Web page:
[5]           R.J.K. Jacob and K.S. Karn, Eye Tracking in Human-Computer Interaction and Usability Research: Ready to Deliver the Promises, in J. Hyona, R. Radach and H. Deubel, Eds, The Mind’s Eye: Cognitive and Applied Aspects of Eye Movement Research, (Amsterdam, The Netherlands: Elsevier Science, (2003), 573 – 605, referred to id, 173.  Such research relies on sophisticated software (see reference id, 88 – 91).  Detailed experience and expertise with software, computers, computer science and statistics can also be a prerequisite to undertaking such studies.  Note also, id. 171) and hardware tools, as well as calibration of those tools (see comments in relation to calibration issues, id. 87 – 99, and 301).

[6]           Also V. Sundstedt, Eye Tracking in User Studies, SIGGRAPH 2009, New Orleans, http://www.siggraph.org/s2009/, and also http://www.scss.tcd.ie/Veronica.Sundstedt/.

[7]           See A. Duchowski, Eye Tracking Methodology, Theory and Practice, 2nd edition, (London: Springer, 2007), regarding eye tracking techniques generally, at 52 – 86.

[8]           S. Josephson and M. Holmes, Have You Seen Any of These Men?  Looking at Whether Eyewitnesses Use Scanpaths to Recognize Suspects in Photo Lineups, ETRA, Proceedings of the 2010 Symposium on Eye-Tracking Research & Applications, Austin, Texas, March 22 – 24, 2010.  As originally used by G.R. Loftus and N.H. Mackworth, Cognitive Determinants of Fixation Location During Picture Viewing 4:4 Journal of Experimental Psychology 565-572 (1978).  See description in L.J. Ware., below, 34 – 35.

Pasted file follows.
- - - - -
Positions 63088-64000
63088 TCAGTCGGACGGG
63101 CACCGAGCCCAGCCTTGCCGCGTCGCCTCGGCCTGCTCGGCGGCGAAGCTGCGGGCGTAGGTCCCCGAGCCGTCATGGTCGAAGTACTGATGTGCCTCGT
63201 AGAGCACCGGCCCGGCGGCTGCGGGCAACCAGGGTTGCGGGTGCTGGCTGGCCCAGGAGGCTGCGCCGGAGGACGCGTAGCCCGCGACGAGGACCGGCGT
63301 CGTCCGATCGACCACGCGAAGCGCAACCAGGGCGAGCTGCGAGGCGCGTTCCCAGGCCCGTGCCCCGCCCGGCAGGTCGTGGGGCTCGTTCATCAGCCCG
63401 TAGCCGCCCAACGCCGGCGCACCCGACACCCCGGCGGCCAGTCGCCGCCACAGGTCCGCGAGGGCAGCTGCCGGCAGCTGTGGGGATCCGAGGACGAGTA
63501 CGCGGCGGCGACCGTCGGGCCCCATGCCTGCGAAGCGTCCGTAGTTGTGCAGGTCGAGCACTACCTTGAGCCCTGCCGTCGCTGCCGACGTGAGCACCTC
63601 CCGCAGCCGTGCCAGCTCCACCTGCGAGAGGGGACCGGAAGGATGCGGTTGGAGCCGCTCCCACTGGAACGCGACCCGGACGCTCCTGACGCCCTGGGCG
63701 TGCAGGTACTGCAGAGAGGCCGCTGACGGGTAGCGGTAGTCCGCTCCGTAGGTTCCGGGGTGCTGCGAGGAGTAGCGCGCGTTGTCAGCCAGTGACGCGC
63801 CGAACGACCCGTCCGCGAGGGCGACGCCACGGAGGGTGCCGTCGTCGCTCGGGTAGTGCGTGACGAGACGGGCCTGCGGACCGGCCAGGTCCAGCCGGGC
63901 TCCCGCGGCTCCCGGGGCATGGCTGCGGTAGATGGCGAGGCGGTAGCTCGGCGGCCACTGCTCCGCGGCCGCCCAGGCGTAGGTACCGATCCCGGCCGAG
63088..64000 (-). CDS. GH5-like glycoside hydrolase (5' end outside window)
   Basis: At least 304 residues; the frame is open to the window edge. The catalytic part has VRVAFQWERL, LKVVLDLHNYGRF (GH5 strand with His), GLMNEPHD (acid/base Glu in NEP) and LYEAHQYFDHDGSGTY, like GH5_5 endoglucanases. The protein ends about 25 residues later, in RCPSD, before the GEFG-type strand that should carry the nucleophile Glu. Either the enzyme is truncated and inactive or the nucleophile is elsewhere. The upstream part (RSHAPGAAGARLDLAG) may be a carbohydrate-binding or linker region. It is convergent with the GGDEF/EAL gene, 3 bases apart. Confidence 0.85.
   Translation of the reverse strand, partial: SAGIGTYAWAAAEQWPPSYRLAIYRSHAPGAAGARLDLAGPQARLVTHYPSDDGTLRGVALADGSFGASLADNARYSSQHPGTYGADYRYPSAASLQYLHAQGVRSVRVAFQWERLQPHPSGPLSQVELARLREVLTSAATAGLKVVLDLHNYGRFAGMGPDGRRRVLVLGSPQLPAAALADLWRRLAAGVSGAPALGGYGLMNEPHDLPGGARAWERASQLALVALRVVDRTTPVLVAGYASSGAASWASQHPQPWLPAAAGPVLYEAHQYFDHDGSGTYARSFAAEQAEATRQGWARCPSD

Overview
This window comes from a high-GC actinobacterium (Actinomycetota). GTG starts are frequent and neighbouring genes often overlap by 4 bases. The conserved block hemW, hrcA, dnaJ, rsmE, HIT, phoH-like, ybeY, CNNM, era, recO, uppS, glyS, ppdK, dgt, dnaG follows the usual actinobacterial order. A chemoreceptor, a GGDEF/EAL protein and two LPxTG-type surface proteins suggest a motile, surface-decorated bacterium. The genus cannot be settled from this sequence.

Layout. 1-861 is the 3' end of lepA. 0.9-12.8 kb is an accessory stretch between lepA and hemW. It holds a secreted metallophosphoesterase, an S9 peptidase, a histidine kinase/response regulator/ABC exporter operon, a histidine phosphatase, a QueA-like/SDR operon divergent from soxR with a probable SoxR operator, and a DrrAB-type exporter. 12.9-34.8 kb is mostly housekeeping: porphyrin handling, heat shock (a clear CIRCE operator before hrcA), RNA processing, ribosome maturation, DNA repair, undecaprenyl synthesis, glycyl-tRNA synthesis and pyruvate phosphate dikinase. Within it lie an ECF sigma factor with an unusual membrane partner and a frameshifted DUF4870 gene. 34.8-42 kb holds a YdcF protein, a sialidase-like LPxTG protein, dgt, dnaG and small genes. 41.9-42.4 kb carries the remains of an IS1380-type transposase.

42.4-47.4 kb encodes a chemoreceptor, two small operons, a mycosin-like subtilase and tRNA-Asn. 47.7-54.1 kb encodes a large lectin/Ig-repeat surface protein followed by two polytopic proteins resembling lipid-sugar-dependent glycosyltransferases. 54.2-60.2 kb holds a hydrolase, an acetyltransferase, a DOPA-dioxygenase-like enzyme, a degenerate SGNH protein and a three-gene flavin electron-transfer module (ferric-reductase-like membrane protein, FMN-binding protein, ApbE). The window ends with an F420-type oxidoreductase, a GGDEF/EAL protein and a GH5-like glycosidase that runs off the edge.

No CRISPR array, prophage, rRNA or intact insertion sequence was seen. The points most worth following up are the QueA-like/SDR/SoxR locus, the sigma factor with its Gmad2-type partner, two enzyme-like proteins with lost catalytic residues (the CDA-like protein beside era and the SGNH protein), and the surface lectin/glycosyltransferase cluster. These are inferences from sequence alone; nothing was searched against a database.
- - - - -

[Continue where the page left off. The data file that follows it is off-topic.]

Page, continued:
[9]           See G.D. Lassiter and A.A. Irvine, Videotaped Confessions: The Impact of Camera Point of View on Judgements of Coercion, 16 Journal of Applied Social Psychology 286 – 276 (1986).

[10]          Id. at 544-545.  Clarke, J.

[11]          See example reference to same at http://www.eyetracker.co.uk/.

[12]          In terms of head mounted display applications see discussion in C.D. Wickens, M. Vincow and M. Yeh, Design Applications of Visual Spatial Thinking: The Importance of Frame of Reference, in P. Shah and A. Miyake, The Cambridge Handbook of Visuospatial Thinking (Cambridge: Cambridge University Press, 2005) 383 – 425., at 406 et seq.

[13]          Note recent research by M.L.-H. Vo and W.X. Schneider, A Glimpse is not a Glimpse: Differential Processing of Flashed Scene Previews Lead to Differential Target Search Benefits, 18: 2 Visual Cognition 171 – 200 (2010).

[14]          See L.J. Ware, above, 11.

[15]          See http://www.prsresearch.com/prs-tools/.

[16]          Id.

[17]          Id.